CRPA Files Appellants’ Brief in AB 2571 Case
Seemingly unsatisfied with attacking just one aspect of the Bill of Rights, the state last year passed AB 2571 to prohibit any communication or marketing relating to firearms that might be “attractive to minors”.
The law allows for fines of up to $25,000 for violations, and initially put all ranges, associations, camps, clubs, FFLs, instructors, and youth organizations in jeopardy every time they sent out an email or placed an ad. The law was slightly changed in the weeks following passage, but only complicated the situation more.
CRPA moved immediately to stop the law from being implemented, filing a suit known as Junior Sports Magazine, Inc. v. Bonta. In October, the Central District Court of California denied a preliminary injunction, a decision that CRPA is now appealing.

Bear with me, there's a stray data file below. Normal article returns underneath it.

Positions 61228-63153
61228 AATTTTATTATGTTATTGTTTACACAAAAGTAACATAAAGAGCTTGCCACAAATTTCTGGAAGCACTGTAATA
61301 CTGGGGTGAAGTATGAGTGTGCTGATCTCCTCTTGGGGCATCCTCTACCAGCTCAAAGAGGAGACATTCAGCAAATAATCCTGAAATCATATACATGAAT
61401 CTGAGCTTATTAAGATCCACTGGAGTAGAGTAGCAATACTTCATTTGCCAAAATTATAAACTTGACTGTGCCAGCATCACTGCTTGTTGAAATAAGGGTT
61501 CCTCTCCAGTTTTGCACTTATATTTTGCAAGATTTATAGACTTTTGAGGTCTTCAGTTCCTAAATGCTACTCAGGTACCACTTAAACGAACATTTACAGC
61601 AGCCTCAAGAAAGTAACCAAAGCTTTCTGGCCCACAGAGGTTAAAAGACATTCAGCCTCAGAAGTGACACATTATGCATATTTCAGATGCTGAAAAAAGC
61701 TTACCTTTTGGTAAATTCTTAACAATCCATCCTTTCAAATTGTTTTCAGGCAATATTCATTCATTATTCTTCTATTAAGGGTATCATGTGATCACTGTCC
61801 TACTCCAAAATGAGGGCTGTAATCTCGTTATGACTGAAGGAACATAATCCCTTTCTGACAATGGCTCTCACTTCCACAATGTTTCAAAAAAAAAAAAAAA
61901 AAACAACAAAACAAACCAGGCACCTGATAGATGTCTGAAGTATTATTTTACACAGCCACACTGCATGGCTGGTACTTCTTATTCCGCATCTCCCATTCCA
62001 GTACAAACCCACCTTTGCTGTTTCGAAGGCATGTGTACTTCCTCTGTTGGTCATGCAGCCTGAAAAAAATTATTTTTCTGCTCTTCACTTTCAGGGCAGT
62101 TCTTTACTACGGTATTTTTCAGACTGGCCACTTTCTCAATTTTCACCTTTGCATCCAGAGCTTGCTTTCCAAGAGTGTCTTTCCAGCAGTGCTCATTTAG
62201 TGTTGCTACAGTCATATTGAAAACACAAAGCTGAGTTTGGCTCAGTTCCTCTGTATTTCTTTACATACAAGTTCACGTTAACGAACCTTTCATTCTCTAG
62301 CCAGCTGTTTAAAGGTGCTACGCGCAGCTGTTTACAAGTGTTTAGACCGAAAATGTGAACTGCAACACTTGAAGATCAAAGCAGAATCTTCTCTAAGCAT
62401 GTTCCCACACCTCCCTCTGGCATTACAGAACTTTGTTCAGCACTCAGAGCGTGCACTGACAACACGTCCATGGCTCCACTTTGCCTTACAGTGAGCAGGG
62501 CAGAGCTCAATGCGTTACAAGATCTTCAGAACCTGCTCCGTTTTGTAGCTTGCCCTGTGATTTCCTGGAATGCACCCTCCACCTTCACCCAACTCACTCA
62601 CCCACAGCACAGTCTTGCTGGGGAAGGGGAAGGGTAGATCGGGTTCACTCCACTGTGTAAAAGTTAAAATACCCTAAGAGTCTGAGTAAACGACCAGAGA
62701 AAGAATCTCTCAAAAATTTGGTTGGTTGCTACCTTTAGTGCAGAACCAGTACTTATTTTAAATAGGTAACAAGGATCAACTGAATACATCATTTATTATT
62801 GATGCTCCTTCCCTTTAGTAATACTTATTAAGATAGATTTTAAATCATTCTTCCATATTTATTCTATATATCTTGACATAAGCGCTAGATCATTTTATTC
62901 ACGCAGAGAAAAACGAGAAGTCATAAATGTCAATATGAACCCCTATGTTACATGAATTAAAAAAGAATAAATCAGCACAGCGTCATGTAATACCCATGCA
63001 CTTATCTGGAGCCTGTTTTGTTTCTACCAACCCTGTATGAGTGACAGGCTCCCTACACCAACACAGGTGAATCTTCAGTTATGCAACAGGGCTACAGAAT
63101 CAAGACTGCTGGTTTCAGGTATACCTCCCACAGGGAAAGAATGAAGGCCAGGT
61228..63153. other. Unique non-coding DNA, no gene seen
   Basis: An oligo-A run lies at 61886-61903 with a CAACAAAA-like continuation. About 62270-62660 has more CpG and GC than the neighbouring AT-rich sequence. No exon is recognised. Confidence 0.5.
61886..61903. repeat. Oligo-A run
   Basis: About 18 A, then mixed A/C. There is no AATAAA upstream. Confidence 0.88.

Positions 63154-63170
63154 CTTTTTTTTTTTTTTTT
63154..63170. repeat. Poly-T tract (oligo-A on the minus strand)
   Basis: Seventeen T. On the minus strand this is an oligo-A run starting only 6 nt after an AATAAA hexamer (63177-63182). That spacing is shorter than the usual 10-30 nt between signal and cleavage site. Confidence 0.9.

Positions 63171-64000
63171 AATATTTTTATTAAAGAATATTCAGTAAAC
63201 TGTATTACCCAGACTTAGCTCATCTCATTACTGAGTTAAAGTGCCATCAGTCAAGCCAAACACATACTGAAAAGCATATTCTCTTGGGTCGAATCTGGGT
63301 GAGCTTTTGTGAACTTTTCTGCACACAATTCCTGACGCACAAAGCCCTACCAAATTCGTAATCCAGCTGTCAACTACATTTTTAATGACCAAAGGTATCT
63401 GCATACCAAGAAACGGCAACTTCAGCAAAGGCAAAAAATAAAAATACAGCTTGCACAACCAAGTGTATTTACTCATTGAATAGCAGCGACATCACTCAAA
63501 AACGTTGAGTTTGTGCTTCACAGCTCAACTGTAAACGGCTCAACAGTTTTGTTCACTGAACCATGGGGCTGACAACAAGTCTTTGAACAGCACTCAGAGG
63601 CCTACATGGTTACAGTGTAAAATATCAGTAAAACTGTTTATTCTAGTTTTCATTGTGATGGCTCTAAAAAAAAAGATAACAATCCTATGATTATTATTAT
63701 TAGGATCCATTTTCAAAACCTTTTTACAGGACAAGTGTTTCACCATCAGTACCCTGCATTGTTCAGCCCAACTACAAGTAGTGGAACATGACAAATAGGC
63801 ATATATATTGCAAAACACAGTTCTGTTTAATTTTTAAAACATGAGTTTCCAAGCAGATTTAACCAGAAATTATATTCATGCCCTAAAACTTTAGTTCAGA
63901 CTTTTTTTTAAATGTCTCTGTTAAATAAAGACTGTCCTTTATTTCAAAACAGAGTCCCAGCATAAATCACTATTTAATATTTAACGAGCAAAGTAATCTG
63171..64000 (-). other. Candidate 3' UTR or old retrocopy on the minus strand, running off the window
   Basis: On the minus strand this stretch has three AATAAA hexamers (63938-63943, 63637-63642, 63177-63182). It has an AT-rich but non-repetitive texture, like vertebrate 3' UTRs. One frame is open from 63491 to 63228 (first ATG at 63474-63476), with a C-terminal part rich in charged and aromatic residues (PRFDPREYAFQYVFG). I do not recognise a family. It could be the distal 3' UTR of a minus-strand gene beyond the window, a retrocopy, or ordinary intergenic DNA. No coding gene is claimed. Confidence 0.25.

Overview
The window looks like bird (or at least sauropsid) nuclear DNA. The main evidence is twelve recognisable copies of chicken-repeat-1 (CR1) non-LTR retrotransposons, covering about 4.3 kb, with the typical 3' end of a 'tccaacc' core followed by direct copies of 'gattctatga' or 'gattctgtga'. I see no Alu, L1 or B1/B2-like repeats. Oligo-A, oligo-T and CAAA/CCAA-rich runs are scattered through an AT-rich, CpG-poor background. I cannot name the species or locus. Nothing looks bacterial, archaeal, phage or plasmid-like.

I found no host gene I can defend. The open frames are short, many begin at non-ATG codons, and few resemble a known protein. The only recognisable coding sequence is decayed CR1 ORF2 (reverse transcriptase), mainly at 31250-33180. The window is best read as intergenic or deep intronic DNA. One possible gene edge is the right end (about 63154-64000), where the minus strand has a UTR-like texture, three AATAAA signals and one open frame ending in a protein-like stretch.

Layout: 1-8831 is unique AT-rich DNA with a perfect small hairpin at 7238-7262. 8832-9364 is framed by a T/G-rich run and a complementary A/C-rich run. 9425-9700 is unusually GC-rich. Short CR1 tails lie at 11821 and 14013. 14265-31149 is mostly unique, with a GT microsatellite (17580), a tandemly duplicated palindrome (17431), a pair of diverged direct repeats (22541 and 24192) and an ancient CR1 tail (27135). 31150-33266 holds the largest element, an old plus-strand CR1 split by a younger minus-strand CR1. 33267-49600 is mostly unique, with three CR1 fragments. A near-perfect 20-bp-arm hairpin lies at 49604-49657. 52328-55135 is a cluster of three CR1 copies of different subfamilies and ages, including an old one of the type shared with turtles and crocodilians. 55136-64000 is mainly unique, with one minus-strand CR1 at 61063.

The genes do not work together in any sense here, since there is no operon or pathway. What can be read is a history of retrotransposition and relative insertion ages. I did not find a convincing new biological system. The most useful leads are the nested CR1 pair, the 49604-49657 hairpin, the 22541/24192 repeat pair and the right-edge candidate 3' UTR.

Recently, CRPA’s legal team filed its latest brief in the case, citing a host of First and Second Amendment tests that are simply not met by the new law and asserting that the merits of the challenge remain sound. Oral arguments may be ordered in the case and would likely take place later this summer.
“Attacks on ‘gun culture’ are a fact of life with the California legislature, but AB 2571 is egregious even by their own standards,” states CRPA President & General Counsel Chuck Michel.
CRPA will keep fighting to stop this law and have it ruled unconstitutional. Stay tuned to our emails, social media, and CRPA News for updates!
Is your business impacted by AB 2571? CRPA continues to update our AB 2571 Reference & Resource page in an ongoing effort to help you navigate this law while it is in effect.